Israeli historian Tom Segev, who has documented the uprooting of Palestinian communities during the war surrounding Israel’s creation, said he could not rule out a mass expulsion of Palestinians from Gaza.
The Oct. 7 attacks played into deep-seated Israeli fears that the Palestinians are not prepared to accept Israel’s existence. While Segev said it’s too early to say which way the war is headed, the sentiments are clear.
“People are saying, ‘Expel them from Gaza,'” he said.
Israel withdrew its settlers and soldiers from Gaza in 2005 after concluding the continued occupation of the densely populated Palestinian territory was untenable. A close adviser to then-Prime Minister Ariel Sharon famously said the withdrawal was also intended to pack peace efforts “in formaldehyde” and prevent the establishment of a Palestinian state with the West Bank at its core.
The withdrawal left a vacuum that Hamas quickly filled. The Islamic militant group won Palestinian parliamentary elections in 2006, and the following year violently seized control of Gaza from the Palestinian Authority.
Israel imposed a blockade, limiting movement in and out of Gaza in hopes of weakening Hamas. It waged a series of wars and smaller battles with Hamas — a policy known as “mowing the lawn” that was meant to keep the group in check.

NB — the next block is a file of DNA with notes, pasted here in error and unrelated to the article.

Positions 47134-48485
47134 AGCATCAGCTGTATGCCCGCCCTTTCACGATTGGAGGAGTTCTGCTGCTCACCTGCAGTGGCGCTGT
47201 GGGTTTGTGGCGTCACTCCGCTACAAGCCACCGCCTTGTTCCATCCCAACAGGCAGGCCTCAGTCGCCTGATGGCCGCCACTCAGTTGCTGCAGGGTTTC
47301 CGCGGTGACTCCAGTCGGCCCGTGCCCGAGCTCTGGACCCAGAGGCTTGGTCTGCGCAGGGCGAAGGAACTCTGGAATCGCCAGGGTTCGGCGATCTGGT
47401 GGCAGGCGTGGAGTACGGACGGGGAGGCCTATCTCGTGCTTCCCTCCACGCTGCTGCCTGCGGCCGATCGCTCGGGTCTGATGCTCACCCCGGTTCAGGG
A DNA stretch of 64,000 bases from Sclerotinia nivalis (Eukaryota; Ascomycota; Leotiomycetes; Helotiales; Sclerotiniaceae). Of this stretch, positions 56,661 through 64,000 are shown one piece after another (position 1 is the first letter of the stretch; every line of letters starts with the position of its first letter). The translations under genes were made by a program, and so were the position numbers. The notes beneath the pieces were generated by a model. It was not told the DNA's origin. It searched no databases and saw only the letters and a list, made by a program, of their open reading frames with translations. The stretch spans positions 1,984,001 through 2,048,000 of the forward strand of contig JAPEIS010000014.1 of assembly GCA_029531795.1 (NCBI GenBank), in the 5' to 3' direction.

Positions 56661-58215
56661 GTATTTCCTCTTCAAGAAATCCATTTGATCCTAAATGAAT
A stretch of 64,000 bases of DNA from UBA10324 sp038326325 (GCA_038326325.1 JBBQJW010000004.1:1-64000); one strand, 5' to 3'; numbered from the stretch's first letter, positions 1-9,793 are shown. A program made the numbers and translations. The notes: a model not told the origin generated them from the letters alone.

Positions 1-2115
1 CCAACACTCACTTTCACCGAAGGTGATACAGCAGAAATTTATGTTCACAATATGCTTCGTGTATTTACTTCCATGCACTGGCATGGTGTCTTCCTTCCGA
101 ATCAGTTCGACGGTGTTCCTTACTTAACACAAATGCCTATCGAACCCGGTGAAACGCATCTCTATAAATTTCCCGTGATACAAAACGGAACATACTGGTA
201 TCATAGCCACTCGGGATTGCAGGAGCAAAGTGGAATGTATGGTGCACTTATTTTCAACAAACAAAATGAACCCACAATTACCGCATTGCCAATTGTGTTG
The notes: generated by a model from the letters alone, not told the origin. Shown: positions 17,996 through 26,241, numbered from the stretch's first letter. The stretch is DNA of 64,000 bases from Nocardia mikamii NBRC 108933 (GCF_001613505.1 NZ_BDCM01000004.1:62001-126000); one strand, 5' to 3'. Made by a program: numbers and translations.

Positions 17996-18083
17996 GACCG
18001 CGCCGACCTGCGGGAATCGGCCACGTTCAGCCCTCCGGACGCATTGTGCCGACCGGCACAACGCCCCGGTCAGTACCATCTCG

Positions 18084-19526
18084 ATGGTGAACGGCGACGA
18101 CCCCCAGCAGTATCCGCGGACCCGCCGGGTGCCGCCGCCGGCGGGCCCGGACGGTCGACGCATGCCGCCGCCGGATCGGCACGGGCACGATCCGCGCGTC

In perhaps its biggest miscalculation, Israel concluded that Hamas had morphed from an armed group committed to Israel’s destruction to a more pragmatic organization focused on governing and survival. The Oct. 7 attack proved that Hamas’ military wing was more powerful, better armed and more organized than Israel assumed.
Israel “fell asleep at the wheel,” wrote Amos Harel, a commentator on military affairs for the Haaretz daily. “Israeli society repressed the ramifications of the Palestinian conflict, persuaded itself that it could go on rolling the problem forward without looking for a solution, and sought lucrative real estate and cheap vacations abroad,” he said.
Israel has vowed to destroy Hamas, but this will not be an easy task against a group with significant public support and an entrenched military presence in Gaza. And even if Israel prevails, it has not presented a clear exit strategy.
Defense Minister Yoav Gallant has said Israel does not want to be responsible for civilian affairs — indicating that Israel does not want to re-occupy Gaza. He has also called for a “new security regime” without elaborating.
President Joe Biden said Wednesday that “when this crisis is over, there has to be a vision of what comes next.”
“And in our view, it has to be a two-state solution,” he added — repeating the same formula that has been the basis of 30 years of failure.